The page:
miss_s_b: Vince Cable's happy face (Politics: Vince - happy face)
[personal profile] miss_s_b
Yesterday on Twitter (today, if you don't do twitter but do read my linkspams) I linked to a post called Why Marketers Fear the Female Geek. If you read my blog for libdemmery or Doctor Who you might not have bothered clicking the link, but I urge you to do so. It's the clearest explanation of how marketing works I have ever read. Go ahead, do it now, I'll wait.

The more astute among you will have already realised how this applies to British politics. Especially if you were listening to the news this morning. Both Labour and Tories have announced things today which are desperately chasing a small and shrinking proportion of the population, actively at the expense of everyone else (in Labour's case it's racists, in the Tories' case it's pensioners). Why are they doing this? Well, because they are marketing men. David Cameron worked in PR, for pity's sake. They've identified a demographic they can appeal to and they are appealing for all they are worth, trying to squeeze every last vote out.

The problem is, the longer this goes on, the more people are left out in the cold. Politicians whine all the time about decreased turnout at elections, but then they only ever try to appeal to a subset of those who already vote, which leaves everybody else angry and feeling disenfranchised.

Politics desperately needs a Disruptive Innovator. And it really, REALLY should be the Lib Dems. We made a half-arsed attempt at it in 2010 with the Tuition Fees + No More Broken Promises schtick, and we ALL know how that went; if anything that has made things worse because we didn't follow through on our marketing. But we can, and should, do better. We have LOTS of disruptive and innovative policies, we just need to get them taken seriously by the electorate. Well, I say, just... After last time there is going to be a once bitten, twice shy effect.

I think we're doing better with the Euro campaign for this year. We're the only party not doing the racist dog whistle race to the bottom of saying IMMIGRUNTS BAD all the time. We're pointing out actual facts and things about how being in Europe and free movement of peoples across Europe actually makes us richer, both economically and socially. In a country that's reading a lot of Daily Mail, that's bold, radical, disruptive innovation right there.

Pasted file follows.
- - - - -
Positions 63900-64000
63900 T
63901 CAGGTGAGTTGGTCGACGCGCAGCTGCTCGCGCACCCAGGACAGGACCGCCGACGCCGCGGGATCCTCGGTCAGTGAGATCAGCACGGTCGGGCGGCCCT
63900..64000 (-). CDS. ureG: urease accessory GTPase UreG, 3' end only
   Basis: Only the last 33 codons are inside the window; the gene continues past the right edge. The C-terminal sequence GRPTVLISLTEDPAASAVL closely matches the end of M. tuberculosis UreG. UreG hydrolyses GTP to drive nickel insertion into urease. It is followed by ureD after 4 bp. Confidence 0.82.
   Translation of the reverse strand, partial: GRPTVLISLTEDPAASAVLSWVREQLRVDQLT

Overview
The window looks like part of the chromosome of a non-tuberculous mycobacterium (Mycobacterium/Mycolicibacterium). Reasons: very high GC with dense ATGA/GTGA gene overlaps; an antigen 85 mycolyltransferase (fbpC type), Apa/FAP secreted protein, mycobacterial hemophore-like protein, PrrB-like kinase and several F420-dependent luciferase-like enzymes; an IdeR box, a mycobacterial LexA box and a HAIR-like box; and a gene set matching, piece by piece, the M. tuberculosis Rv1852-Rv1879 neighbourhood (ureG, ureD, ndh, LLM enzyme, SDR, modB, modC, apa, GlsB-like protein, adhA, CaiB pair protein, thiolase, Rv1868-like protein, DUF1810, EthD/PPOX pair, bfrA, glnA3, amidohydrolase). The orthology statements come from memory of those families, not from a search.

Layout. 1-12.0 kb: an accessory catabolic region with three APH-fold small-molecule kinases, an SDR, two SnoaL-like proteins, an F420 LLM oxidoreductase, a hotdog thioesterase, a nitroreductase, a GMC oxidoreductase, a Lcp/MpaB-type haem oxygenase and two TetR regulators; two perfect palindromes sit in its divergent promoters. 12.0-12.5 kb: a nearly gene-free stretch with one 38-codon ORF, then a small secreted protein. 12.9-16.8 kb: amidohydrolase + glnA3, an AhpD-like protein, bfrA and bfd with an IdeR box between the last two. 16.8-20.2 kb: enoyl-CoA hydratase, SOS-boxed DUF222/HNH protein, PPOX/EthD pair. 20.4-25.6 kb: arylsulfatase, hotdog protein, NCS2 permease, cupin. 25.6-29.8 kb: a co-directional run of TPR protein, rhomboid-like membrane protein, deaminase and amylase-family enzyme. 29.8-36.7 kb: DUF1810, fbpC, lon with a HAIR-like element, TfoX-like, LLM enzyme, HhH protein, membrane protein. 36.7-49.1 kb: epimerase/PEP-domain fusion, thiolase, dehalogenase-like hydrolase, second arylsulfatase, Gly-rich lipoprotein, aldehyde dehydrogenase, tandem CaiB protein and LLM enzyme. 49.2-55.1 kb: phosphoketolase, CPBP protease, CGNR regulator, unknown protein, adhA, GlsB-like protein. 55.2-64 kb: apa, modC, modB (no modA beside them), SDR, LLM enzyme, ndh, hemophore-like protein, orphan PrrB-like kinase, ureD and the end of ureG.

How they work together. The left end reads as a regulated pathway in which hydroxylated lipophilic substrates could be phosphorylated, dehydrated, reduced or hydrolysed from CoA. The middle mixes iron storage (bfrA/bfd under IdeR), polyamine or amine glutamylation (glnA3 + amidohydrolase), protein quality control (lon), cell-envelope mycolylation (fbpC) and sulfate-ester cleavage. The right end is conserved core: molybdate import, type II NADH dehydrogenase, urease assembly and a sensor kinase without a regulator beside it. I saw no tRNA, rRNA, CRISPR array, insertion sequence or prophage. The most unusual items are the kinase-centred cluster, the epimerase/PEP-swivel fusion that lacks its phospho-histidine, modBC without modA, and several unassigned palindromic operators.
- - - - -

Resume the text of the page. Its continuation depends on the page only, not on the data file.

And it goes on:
We need to be thinking about how we're going to do this for the general. And we need to be thinking about it now, if not sooner.

ETA: it has been pointed out to me that perhaps I could have worded one of the sentences in this better. Pensioners are, as a group, growing as a proportion of the population. But if you are appealing to voters you are appealing to individuals within a group, not the whole group, and individual pensioners get old and die. If you craft a message that appeals to post-war generation pensioners but ignores the baby boomers (like my parents) who have VERY different views, the group you are appealing to is shrinking and you are putting off their replacements.

Date: Sunday, January 5th, 2014 06:49 pm (UTC)
daweaver:   (saveworld)
From: [personal profile] daweaver
"Politics desperately needs a Disruptive Innovator." I submit that we've already had some of those: Obama '08 and the Occupy movement.

For about a month in October and November 2011, there was a brief spasm of non-violent static protest. People went to the west's big cities and showed by their actions that there was more to life than naked capitalism, that the vast majority were being screwed over to support an already-privileged few, that there were plausible alternatives. Yes, Occupy was a very nebulous concept, it wasn't easily reduced to a soundbite, its PR was (frankly) rubbish-to-abysmal. The long-running camps directly threatened power structures, and I got the impression that participants tended to be uncompromising idealists who didn't believe in gradual evolution.

Beyond the camps, Occupy has left a serious point: representative democracy is broken. As has been noted, the existing political parties are mostly seeking the approval of people who consider themselves to be in the party-political process. This assumes everyone is in the party-political process, at the expense of the fractions who aren't.

Where does Obama come into this? His 2008 campaign sought out and mobilised precisely those people, folk who were outside the party-political process. A soaring victory on the night was followed by crushing disappointment when voters realised that, for all his inspirational talk, Mr. Obama was still one of those political wonks, and he wasn't going to move beyond the very narrow window of right-wing policies. The results included a bunch of politicised people who weren't being represented, the ground from which Occupy could rise.

Yes, politics in these isles would benefit from disruptive innovation (from one or more sources). I think it's got to be something to enthuse the unenthusiastic, and it's got to be utterly honest, and it's got to be actually delivered.

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Hello! I'm Jennie (known to many as SB, due to my handle, or The Yorksher Gob because of my old blog's name). This blog is my public face; click here for a list of all the other places you can find me on t'interwebs.

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